And then there’s ÖRÆVI – Life in the Undergrowth, by Valdimar Jóhannsson, Pierre Alain Giraud and Erna Ómarsdóttir with the Icelandic Dance Company. It’s a spectacular light installation, featuring an original soundtrack by Sigur Rós, that will be projected onto the exterior walls of Fort Queenscliff every Friday and Saturday night during the festival.

Why all the Iceland references, you may well ask? Because it’s cold! And this is a winter festival, a celebration of cold and comfort, in equal measures. Well, maybe a little more towards the comfort side of things – local venues are on board with whiskey and gin tastings and talks, Blues Train events (no train this time but free Sunday Sessions from favourite musicians), art exhibitions and workshops, literary events, and musical talents including All Our Exes Live in Texas, Z-Star Trinity, Teeny Tiny Stevies, Fraser A Gorman and Justin Towns Earle.

Local gourmet food producers and restaurants are also in on the act, with events including a progressive, four-location dinner; a Bastille Dinner accompanied by a French musical act; a degustation dinner featuring a battle between the wines of Bellarine and Bordeaux; and High Tea on the Sea –­ a two-hour high tea aboard the ferry (keep your eyes peeled for dolphins).

On the gourmet front there’s also a Private Dining Room secret dinner with local star chefs Tobin Kent (La Bimba, Brae, Dunkeld’s Royal Mail Hotel, Gladioli) and Dane Robinson (The Hot Chicken Project, Gladioli). The location of this event might remain a mystery until the very last moment, but it’s no secret that the menu will focus on local produce – particularly seafood.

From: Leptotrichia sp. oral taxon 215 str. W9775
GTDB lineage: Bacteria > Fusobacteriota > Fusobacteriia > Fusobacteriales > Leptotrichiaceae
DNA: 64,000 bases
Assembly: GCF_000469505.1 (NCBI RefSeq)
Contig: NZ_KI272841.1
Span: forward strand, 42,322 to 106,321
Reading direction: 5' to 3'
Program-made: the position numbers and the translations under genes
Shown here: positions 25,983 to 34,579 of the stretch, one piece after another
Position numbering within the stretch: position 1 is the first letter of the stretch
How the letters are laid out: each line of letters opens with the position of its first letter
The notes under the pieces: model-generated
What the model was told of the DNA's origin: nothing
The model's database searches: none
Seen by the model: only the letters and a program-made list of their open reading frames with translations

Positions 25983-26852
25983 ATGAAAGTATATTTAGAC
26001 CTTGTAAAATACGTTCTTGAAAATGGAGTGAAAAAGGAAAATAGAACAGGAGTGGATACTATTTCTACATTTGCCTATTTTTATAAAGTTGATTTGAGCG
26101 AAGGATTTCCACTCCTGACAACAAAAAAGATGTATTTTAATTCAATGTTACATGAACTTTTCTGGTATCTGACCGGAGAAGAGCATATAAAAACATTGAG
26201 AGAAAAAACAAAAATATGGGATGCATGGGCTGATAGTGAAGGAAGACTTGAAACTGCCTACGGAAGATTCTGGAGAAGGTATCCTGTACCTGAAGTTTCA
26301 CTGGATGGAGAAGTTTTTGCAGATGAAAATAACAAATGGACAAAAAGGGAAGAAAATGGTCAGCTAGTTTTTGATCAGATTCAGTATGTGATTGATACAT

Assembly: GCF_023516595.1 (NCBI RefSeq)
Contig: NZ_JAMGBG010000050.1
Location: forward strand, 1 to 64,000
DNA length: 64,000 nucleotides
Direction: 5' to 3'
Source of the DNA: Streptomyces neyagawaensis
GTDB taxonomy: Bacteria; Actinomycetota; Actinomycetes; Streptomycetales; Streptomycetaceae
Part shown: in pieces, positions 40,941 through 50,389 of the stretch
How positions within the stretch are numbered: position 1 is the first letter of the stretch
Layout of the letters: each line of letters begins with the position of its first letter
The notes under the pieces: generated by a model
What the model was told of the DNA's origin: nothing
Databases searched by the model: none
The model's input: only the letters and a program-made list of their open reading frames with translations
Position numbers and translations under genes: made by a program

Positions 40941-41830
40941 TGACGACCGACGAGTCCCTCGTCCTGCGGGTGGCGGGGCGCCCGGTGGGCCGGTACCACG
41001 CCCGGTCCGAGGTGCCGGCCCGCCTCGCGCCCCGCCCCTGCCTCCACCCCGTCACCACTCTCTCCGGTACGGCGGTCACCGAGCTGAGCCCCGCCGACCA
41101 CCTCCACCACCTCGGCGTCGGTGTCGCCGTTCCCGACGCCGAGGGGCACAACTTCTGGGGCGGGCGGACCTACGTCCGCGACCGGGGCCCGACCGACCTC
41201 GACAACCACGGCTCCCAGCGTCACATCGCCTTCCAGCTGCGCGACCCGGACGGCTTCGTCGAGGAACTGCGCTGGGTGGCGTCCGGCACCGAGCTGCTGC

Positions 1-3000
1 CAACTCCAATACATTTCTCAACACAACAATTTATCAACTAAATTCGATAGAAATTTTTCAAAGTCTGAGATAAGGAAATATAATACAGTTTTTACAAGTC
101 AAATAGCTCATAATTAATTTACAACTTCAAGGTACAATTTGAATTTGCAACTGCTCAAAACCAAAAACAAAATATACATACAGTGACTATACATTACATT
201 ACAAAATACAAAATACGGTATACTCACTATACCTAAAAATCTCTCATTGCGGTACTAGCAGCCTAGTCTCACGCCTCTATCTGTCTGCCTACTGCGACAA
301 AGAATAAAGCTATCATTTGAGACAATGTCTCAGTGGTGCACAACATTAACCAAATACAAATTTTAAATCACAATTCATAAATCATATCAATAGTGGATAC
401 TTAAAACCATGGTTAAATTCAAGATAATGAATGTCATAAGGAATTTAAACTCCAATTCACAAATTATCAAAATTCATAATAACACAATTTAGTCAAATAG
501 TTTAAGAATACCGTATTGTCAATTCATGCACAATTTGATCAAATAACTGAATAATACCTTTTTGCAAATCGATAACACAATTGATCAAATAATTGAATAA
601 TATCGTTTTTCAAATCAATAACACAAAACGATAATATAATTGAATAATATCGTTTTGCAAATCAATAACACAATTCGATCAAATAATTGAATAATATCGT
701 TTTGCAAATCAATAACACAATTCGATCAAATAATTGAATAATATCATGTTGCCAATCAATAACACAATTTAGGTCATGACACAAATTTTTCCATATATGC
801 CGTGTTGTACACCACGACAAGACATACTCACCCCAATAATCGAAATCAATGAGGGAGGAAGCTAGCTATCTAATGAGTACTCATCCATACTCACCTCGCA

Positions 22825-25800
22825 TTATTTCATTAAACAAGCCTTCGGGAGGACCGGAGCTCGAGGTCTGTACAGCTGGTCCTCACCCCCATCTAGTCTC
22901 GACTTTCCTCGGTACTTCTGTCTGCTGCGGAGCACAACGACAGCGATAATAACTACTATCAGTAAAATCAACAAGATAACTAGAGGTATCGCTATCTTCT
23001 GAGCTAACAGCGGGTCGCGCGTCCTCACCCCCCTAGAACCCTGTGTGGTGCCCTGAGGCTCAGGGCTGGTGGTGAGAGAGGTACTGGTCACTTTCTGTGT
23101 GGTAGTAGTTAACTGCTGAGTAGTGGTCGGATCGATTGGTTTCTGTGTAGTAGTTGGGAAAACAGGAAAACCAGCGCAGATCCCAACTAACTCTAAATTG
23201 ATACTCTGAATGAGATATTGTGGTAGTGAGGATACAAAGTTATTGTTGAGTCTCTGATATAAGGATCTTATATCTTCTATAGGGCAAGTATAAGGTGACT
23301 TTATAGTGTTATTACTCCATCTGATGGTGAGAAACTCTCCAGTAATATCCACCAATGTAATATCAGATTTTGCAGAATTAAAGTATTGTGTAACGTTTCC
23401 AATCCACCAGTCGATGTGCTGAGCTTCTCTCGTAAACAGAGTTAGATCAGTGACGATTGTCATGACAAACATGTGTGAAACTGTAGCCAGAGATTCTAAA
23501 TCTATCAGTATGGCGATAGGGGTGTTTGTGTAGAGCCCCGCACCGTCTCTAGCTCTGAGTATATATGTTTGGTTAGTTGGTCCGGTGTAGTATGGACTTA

‘We really wanted opportunities for people to go inside and eat hearty food, and drink red wine and do all that – but we also wanted people to go outside, to get cold and feel winter,’ says Low Light Festival director Bonnie Dalton.

‘People can rug up to watch the light installation, ÖRÆVI, with its incredible music, and then they can go inside for a gorgeous meal and a glass of red, knowing they have really earned their place by the fire!’

It’s a packed program – one that’s still growing. Bonnie makes no excuses for that, because she says it’s a reflection of the Queenscliff community itself: vibrant, creative and spontaneous.

‘We did reach a point where we had to press ‘print’ on a program – but there are still ideas evolving and there will be more events added to the site in the lead-up to the festival,’ Bonnie says. ‘But that’s just part of it – there will be an element of surprise, for people to just come along and find out what’s happening when they get here.’

Bonnie says she can see why Queenscliff is so well loved. The seaside town is beautiful, with two lighthouses (the Low Light, and the High Light), boutique shopping, colonial architecture, and the impressive Fort Queenscliff, which was built in 1860 to defend Port Phillip Bay from attack. Then there’s the gentle bathing beach, the catch-of-the-day sold straight from the pier, the educational Maritime Museum, and the abundant wildlife.

‘The first time I came here I walked down the pier and found myself face-to-face with a young seal,’ she says. ‘That just blew me away. An hour-and-a-half earlier I had been sitting at my desk in the city, and now here I was hanging out with a seal.’

Locals say the winter is the best time to see the seals, and dolphin sightings from the ferries are not uncommon. There have been recent whale sightings at Queenscliff, too. You’ll need to be quick if you want to make a weekend of it, though – Bonnie reports that accommodation is booking out quickly.

‘I went on Airbnb to book a house for a friend and it said that bookings were up 90% on this time last year!’ she says. ‘Or there are beautiful old venues like the Vue Grand and Athelstane House that are absolutely gorgeous places to stay.’


What: Low Light Festival
Where: Various venues, Queenscliff
When: 22-–4 June | 29 June–1 July | 6–8 July | 13–15 July
More information here: